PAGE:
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Nexus 6 vs Samsung Galaxy Note 4

With Google's foray into a segment of the market dominated by Samsung, we take a closer look at how they compare. Here's the Nexus 6 vs Samsung Galaxy Note 4!

Published onNovember 26, 2014

The Nexus 6 is Google’s first foray into the large smartphone space that has been dominated by Samsung. The Galaxy Note series, on the other hand, has grown from a niche product, to what many might consider Samsung’s true flagship with its latest offering, the Galaxy Note 4. While a comparison between the latest and greatest from both those companies are always interesting, this is the first time that things are on a more even playing field, and we are certainly excited to pit them against each other. Here is an in-depth look at the Nexus 6 vs Samsung Galaxy Note 4!

Best Smartphones 2014
Editor’s Note – If you haven’t had a chance to see our thorough videos and comprehensive written reviews, see them here! Both were awarded our Editor’s Choice for a good reason!

Before diving into specific aspects of the design language, the obviously noticeable similarity between both devices is the size. While this is something we expect from Samsung and the Note series, the significant jump can take a little getting used to for all the Nexus fans out there. The size isn’t the only similar factor, but overall, the more rigid lines of the Galaxy Note 4 go up against the curved design language of the Motorola-manufactured Nexus 6.

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The Samsung Galaxy Note 4 features a new metallic frame, a design element that was first introduced with the Galaxy Alpha, that holds together the 2.5D curved glass up front and the removable back cover, that is once again made from a textured plastic. Samsung’s signature button layout returns, with a physical home button, flanked by capacitive back and recent apps keys, found below the display, along with the volume rocker and power button on the sides. As always, you’ll find the S-Pen tucked away into a slot at the bottom right, easily accessible for when you may need it.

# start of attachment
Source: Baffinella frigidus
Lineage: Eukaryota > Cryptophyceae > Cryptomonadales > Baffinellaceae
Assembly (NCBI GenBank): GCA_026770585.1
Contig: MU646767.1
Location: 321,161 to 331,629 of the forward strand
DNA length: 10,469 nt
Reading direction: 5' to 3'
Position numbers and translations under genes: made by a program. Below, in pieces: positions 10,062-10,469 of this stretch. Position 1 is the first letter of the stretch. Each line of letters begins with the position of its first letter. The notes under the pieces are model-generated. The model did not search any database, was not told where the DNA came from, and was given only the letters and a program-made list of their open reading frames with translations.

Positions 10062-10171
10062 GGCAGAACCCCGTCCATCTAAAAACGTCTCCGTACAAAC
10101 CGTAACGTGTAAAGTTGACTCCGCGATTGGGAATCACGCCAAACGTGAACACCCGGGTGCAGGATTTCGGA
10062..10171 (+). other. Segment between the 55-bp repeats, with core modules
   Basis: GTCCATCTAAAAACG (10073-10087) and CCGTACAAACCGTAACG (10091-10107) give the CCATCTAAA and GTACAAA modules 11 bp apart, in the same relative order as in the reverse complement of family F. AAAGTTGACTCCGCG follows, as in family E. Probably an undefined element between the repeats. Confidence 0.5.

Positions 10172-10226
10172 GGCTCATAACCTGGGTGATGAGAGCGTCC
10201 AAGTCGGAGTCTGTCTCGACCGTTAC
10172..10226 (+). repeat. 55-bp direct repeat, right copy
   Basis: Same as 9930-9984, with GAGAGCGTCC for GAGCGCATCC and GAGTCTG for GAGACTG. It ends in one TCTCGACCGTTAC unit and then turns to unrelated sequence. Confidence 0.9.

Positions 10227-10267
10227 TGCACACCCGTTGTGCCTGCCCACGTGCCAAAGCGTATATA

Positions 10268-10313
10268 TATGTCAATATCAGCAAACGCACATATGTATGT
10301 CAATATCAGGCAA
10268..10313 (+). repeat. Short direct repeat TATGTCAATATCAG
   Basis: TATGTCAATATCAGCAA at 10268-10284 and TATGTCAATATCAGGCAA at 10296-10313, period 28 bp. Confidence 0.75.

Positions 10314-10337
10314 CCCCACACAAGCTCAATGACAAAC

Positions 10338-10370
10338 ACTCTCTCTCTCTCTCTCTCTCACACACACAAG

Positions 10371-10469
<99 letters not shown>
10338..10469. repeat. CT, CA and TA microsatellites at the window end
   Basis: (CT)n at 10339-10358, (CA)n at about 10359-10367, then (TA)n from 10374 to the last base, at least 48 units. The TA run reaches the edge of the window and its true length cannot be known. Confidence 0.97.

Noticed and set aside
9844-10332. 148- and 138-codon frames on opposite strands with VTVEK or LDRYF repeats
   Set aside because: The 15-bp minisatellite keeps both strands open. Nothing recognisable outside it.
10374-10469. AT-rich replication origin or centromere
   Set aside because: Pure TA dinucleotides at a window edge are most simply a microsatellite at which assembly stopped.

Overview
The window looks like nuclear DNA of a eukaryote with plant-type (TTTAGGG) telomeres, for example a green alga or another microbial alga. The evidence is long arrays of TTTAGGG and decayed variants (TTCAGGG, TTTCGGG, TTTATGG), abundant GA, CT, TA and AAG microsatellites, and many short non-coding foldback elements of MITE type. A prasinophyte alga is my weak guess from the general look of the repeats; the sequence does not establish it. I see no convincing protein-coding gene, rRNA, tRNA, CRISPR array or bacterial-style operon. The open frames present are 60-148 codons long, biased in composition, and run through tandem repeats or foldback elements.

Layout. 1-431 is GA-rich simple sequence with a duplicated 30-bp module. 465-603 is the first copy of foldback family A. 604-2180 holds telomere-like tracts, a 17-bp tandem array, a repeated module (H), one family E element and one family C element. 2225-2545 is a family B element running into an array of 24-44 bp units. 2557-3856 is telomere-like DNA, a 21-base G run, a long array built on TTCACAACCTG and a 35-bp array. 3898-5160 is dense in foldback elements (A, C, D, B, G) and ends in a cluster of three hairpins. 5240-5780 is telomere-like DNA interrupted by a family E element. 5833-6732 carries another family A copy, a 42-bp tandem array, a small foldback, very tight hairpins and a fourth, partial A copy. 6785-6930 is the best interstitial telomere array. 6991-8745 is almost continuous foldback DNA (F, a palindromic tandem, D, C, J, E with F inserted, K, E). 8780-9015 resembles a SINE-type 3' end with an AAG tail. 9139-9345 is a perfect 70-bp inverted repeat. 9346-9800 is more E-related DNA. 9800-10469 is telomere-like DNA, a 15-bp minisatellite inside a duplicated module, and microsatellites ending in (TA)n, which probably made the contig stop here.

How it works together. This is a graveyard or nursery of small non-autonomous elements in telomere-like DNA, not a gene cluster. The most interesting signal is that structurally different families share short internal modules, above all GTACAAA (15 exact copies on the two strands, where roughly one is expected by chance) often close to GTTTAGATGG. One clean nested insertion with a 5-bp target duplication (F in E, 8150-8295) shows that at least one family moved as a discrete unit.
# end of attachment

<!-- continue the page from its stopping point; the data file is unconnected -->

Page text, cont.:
The Nexus 6 also comes with a metal frame and the 2.5D glass up front, with a back cover made from a hard plastic material and with a noticeable curve to it. With its slightly larger display, the Nexus 6 is a little bigger than the Galaxy Note 4 all around, completely encompassing the latter when placed on top of it. Two front-facing speaker grills are found above and below the 5.96-inch display of the Nexus 6.

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Size is certainly a contributing factor to the handling experience, but the choice of build materials and design language play a big role as well. The flat sides and the textured back cover of the Galaxy Note 4 help keep the grip pretty secure, while with the Nexus 6, the hard plastic back and the curved sides make for a somewhat slippery experience, which is never a good thing, especially with a device of this size. If you’re moving to either of these devices from a much smaller one, it will take some time to get used to, but the learning curve will likely be steeper with the Google flagship.